22 Jan Waiting Through the First Trimester
Right now my challenge is waiting for the early weeks of my pregnancy to kick along so that I can have some relief from the all-day-and-night seasickness.
“I hate waiting!” is the phrase of the week in our house. My son yells these three words through gritted teeth several times a day. Usually it’s because he has to wait until after dinner for dessert, or for a toy he wants to have right now, or for his birthday to arrive. Nothing too serious.
The thing is, every time he yells it, I hear myself thinking, ‘Me too, buddy. Me too.’ I’m not great at waiting either. In my own life, impulsiveness usually wins over waiting, if I have any say.
Sadly, I don’t have the excuse of being four years old.
I’m okay with waiting in supermarket queues or waiting for the doctor, because I see both as a chance to read magazines or to people-watch. It’s the other kind of waiting I’m not great at: waiting to have something delivered that I’ve bought (usually on impulse); waiting to hear about a job; waiting to get somewhere on a long car trip; or waiting for my short haircut (that I’ve had on impulse) to grow out.
Right now my challenge is waiting for the early weeks of my pregnancy to kick along so that I can have some relief from the all-day-and-night seasickness. I also want to know if it’s a boy or a girl – I’m definitely not one for waiting for that piece of exciting news. And I’m trying not to think about how long I have to wait until I can have a glass of shiraz again.
There’s been a lot of waiting going on around me too. Not the type of waiting involved in getting through a first trimester.
More like the scary ‘What will we do if this is bad?’ kind of waiting.
The mother of one of my son’s friends told me of the uncertain three weeks she and her husband endured recently in between being told her unborn baby girl had a one in three chance of having Down syndrome, and finding out for sure if she did. She didn’t.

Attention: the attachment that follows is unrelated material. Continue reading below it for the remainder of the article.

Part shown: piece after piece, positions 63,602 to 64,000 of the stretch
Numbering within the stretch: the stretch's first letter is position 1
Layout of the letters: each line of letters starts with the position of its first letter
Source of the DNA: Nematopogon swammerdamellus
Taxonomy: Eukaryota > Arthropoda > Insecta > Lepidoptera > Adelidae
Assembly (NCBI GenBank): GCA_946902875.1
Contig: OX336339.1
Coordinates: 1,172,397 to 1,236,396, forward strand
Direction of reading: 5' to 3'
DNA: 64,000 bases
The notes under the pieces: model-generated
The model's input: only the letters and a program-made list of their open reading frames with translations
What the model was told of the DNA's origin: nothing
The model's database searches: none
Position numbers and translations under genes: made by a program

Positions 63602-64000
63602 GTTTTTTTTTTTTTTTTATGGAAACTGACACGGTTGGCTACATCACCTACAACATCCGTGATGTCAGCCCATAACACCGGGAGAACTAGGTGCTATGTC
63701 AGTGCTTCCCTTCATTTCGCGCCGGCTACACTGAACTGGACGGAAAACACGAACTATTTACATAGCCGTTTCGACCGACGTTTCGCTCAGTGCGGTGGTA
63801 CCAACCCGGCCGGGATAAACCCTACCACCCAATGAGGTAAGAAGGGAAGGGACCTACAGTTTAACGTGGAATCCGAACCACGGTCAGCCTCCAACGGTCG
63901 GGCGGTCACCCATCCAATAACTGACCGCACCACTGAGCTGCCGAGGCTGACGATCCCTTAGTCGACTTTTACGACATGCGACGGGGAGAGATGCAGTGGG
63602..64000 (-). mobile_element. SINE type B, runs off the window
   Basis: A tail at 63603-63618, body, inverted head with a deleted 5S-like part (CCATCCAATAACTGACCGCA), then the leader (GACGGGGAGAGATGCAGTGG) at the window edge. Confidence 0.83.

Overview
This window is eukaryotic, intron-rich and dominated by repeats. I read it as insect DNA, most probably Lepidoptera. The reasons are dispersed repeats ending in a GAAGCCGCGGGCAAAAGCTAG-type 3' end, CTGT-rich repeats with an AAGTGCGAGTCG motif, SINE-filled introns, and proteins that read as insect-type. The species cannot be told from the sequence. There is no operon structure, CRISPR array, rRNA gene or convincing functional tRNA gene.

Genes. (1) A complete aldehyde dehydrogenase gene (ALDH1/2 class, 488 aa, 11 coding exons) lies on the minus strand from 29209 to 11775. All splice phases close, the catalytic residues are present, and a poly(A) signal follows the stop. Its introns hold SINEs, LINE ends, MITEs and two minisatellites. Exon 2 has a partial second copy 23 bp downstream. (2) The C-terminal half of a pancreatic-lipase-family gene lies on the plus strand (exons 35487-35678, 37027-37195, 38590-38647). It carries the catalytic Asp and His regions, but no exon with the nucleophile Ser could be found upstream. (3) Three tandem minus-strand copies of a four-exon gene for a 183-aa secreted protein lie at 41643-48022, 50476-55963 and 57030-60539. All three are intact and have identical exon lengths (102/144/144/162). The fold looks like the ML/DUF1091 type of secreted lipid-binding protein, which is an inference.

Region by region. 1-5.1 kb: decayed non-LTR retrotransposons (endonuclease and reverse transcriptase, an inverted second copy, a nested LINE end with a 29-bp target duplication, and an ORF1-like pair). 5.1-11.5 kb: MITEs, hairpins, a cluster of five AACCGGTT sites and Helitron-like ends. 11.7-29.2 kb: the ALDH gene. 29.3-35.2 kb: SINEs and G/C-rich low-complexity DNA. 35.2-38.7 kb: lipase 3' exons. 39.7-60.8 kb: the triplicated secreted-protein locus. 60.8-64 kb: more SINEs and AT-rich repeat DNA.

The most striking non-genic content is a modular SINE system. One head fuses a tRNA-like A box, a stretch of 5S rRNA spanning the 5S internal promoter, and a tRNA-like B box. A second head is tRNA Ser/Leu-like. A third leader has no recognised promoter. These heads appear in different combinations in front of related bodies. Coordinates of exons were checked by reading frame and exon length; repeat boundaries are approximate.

Another good friend is always waiting to see if the latest round of IVF will work: after nine attempts, it hasn’t. My cousin and his wife, the sleep-deprived new parents of a three-month-old boy, are waiting this week to find out if a “sinister-looking” lump in her breast is cancer.
I don’t know how they have coped with their particular experiences of being forced to wait. I certainly have no answers about how to make waiting any easier. I use distraction to help my son when he is having trouble waiting, and sadly that is also my own fallback strategy when I find myself having to cope with something over which I have no control.
I wish I could say I meditate on the situation to reach a place of acceptance and calm. Instead, as my patient husband can tell you, I make long to-do lists and come up with ‘projects’ when I need to occupy my mind. If all else fails, I usually find myself getting a completely different hairstyle as a distraction. Then I spend the next few weeks regretting it – which is also conveniently distracting.
As for pregnancy, I’ve decided that counting the weeks makes time pass even more slowly. Instead, I’m taking the vague long-term approach – telling myself that I’m having a baby some time in the faraway future – in the hope that I can forget about it in the meantime. I haven’t even googled to work out my due date or to find out which organ is forming this week.
On the days when the tiredness and nausea make it impossible to forget I’m pregnant, I will think of those around me, and the many people I don’t even know, who right at this moment are facing an agonising wait of some kind – the outcome of which will determine whether or not their future will be as they’d hoped.
Words by Kate Triglone